As the state's multibillion- dollar high-speed rail project steams ahead, the rail line's impacts on the Valley remain to be seen.
Several major decisions on the project remain and will not be decided until the environmental studies are complete in 2011. Those decisions include the route through Merced, its impact on agriculture land and whether or not a maintenance yard, and its jobs, will end up here.
On Thursday night local residents and farmers voiced their concerns and enthusiasm for the project at an information session in the Merced Senior Center.
The gathering was one of two in the area where California High Speed-Rail Authority staff set up poster boards and maps explaining the project. It was also a forum for residents to put down on the record their concerns for the project.
"I think it would be great," said Bill Dunham, a computer programmer at Merced College, about the project.
Merced City Councilman Josh Pedrozo agreed. "I'm just excited we're going to get the rail," he said.
While excitement about the project was palpable, there were many on Thursday who were guardedly skeptical about the project.
Most of that concern came from local growers.
Jeff Marchini, who farms in southeast Merced County, said he and most of the agricultural community favor the route that follows the existing transportation corridor and does the least damage to prime ag land.
That route has also been backed by Rep. Dennis Cardoza, D-Merced.
Aside from impacts on farmland, there was concern about how the project could make Merced a bedroom community adding badly planned sprawl.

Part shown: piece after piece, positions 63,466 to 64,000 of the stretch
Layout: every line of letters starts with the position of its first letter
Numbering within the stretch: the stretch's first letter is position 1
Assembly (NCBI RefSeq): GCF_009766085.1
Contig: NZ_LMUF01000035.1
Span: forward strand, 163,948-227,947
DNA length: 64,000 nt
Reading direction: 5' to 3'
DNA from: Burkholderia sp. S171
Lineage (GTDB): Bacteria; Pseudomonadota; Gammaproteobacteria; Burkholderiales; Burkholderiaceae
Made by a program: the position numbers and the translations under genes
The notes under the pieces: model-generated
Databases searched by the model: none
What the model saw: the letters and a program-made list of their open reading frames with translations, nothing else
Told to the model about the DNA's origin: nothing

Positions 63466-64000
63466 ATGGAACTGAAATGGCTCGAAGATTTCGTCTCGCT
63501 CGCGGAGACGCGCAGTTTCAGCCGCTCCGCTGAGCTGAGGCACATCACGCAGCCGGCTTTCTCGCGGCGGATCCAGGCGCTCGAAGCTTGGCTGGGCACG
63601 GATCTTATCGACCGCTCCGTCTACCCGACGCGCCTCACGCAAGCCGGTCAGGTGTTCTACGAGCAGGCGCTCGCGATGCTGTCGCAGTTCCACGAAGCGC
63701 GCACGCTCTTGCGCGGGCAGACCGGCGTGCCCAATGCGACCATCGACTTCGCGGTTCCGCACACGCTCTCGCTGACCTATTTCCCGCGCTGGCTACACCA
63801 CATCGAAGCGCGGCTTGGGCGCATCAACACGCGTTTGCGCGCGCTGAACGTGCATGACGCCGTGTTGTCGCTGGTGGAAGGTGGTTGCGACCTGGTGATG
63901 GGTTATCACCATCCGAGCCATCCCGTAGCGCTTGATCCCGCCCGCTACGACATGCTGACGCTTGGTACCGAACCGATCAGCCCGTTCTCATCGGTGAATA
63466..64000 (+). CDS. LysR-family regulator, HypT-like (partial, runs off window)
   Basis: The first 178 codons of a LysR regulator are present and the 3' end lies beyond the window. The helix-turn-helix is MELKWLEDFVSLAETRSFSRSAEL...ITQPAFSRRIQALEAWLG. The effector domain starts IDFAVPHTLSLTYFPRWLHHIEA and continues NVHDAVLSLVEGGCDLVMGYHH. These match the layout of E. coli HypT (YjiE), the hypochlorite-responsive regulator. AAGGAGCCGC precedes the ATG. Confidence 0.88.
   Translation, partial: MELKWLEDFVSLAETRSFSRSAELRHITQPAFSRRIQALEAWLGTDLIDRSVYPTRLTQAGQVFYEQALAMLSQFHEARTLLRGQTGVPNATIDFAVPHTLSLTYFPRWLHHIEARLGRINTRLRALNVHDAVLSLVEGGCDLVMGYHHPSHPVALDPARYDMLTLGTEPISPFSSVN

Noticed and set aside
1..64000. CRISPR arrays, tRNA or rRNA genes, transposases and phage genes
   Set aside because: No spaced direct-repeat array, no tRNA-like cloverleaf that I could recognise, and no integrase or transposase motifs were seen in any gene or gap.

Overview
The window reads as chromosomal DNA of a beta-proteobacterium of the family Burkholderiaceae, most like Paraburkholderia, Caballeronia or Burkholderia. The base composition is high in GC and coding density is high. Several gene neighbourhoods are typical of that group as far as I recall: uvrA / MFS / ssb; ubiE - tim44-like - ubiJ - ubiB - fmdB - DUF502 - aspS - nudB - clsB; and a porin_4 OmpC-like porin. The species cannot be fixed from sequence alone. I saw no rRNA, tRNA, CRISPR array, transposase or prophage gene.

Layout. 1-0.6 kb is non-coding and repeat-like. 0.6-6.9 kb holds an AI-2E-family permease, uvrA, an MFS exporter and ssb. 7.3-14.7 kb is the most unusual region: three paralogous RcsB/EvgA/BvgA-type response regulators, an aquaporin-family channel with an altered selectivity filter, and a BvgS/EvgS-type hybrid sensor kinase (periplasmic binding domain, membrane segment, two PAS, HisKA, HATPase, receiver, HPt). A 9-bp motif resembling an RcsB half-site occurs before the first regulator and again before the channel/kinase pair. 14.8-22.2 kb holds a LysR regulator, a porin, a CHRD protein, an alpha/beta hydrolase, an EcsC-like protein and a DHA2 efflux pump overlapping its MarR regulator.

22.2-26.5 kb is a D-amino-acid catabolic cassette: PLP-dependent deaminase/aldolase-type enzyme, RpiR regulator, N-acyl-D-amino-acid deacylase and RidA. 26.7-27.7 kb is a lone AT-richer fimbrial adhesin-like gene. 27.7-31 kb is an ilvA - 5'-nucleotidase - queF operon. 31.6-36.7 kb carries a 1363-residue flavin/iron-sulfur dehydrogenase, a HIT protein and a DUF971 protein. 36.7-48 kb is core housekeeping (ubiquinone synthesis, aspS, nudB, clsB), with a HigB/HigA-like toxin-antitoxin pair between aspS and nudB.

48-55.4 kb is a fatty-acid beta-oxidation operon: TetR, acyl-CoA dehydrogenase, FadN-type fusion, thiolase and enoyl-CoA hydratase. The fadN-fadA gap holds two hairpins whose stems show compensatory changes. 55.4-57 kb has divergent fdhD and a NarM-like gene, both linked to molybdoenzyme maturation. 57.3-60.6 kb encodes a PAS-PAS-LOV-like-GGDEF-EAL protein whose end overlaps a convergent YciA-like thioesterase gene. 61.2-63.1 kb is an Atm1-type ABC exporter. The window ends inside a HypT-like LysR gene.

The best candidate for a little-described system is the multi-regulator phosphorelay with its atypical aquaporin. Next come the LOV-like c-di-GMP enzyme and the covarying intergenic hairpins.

Jean Okuye of the Valley Land Alliance said she feared the project will spur rampant growth. The project's planners say the Los Banos station was expressly taken out of the plan because of such fears.
While not exactly a concern on the same par with others, many in Merced are hoping the project's heavy maintenance yard will be located here.
County Supervisor John Pedrozo said he thinks Merced is very much in the running for the maintenance yard.
The location of a yard will be somewhere between Merced and Fresno, said Carrie Bowen, the authority's regional director, but the exact location will not be decided until the project's environmental studies are complete in 2011.
The project has three possible routes between Merced and Fresno. One, A4, would run east of Highway 99, explained Bowen. That route has several pluses and minuses, she said. A major plus is that it could run along the BNSF Railway corridor already in place.
But that route ads four minutes of travel time and runs through ag land. It also presents some problems since the BNSF lines have curves that are too sharp for a train traveling at more than 220 mph, as the high-speed train is meant to travel.
The second alternative, A3, would run west of Highway 99. Like the route east of the highway, it would run through prime ag land. But it would increase the train's speed. "We are certainly hearing from the farming communities now," said Bowen. "They are very opposed to this."
The third alternative, A2, would run straight down the Highway 99 corridor. This route would least impact ag land, but Chowchilla and Madera oppose the route since it would cut right through their centers. "They are opposed to A2; they feel it will destroy their cities," she said.
The 800-mile system is estimated to cost $45 billion. Construction is scheduled to begin in 2012.
Reporter Jonah Owen Lamb can be reached at (209) 385-2484 or firstname.lastname@example.org.